In some cases, static analysis is not enough, especially for configuration or runtime specific variables, such as
$_SERVER. Thankfully, phantm provides features to instrument your runtime environment so that it can re-use it as part of the analysis. This is done in two ways.
It is not always possible to infer the exact files getting included when the path is dynamic. phantm provides a function that you can wrap around your include expressions. For instance, the following code
can be instrumentalized using:
This will not affect your application, as
phantm_incl will simply return its argument, but it will also keep a trace of it in a “.incl” file. You can tell phantm to use this file, so that whenever it encounters this expression, it will simply look in the file to resolve the inclusion.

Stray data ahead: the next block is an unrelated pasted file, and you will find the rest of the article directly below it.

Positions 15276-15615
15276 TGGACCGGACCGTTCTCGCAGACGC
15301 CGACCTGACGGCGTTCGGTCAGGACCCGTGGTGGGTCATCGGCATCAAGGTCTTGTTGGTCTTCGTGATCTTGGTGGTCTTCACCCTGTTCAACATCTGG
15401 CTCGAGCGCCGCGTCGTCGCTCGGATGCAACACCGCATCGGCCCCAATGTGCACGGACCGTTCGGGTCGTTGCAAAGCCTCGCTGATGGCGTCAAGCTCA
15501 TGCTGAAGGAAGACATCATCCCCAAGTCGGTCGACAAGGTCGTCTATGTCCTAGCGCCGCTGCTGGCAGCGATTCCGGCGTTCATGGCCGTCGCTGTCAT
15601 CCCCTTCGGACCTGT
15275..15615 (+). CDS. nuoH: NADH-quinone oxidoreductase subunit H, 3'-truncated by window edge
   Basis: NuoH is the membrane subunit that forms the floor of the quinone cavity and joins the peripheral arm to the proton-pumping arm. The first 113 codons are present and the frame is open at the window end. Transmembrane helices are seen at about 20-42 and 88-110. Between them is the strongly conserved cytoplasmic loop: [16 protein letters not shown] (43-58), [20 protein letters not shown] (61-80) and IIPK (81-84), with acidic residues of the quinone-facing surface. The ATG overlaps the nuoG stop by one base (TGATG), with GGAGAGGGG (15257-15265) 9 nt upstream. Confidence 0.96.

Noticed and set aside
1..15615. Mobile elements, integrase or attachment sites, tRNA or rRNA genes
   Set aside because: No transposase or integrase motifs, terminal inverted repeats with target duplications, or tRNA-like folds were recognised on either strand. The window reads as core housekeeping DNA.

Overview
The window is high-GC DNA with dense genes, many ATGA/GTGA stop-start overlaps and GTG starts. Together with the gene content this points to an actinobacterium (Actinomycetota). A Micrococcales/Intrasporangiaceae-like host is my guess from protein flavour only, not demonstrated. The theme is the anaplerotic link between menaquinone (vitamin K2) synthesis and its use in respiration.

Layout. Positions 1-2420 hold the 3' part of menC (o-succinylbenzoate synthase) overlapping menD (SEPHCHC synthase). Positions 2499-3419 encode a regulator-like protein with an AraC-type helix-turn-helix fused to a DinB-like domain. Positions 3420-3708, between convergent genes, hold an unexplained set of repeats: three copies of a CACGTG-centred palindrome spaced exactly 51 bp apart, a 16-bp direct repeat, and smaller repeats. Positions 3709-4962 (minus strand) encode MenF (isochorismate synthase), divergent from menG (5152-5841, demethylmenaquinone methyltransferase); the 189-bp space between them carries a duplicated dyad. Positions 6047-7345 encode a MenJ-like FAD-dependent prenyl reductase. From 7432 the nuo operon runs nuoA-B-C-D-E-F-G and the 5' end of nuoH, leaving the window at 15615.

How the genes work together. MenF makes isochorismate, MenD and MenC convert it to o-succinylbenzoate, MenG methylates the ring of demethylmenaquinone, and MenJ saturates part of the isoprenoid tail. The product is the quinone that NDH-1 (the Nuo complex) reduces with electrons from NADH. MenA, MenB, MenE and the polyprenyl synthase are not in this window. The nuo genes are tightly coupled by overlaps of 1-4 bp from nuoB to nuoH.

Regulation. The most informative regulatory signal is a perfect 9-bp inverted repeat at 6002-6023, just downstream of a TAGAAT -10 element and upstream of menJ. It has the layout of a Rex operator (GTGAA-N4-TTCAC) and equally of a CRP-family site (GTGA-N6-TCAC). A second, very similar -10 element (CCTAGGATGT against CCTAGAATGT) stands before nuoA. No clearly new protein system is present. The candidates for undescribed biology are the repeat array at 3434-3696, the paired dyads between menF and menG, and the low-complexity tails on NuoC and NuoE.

For example, you could use --importincludes last.incl
You can also use another function, to dump all the information that would be relevant for phantm. For instance:
$a = $_SESSION['test']; $a = $a . "foo";
will output a notice since phantm knows nothing about what a session holds. If you feel that the first part of the code is valid, and would like to analyze the second part using phantm, you can import the runtime environment directly into phantm:
$a = $_SESSION['test']; phantm_collect_state(get_defined_vars()); $a = $a . "foo";
When running the following code like usual, it will die at the point of the call, and create “.dump” files. Those files can be imported back into phantm.
For example, you could use --importState last.dump.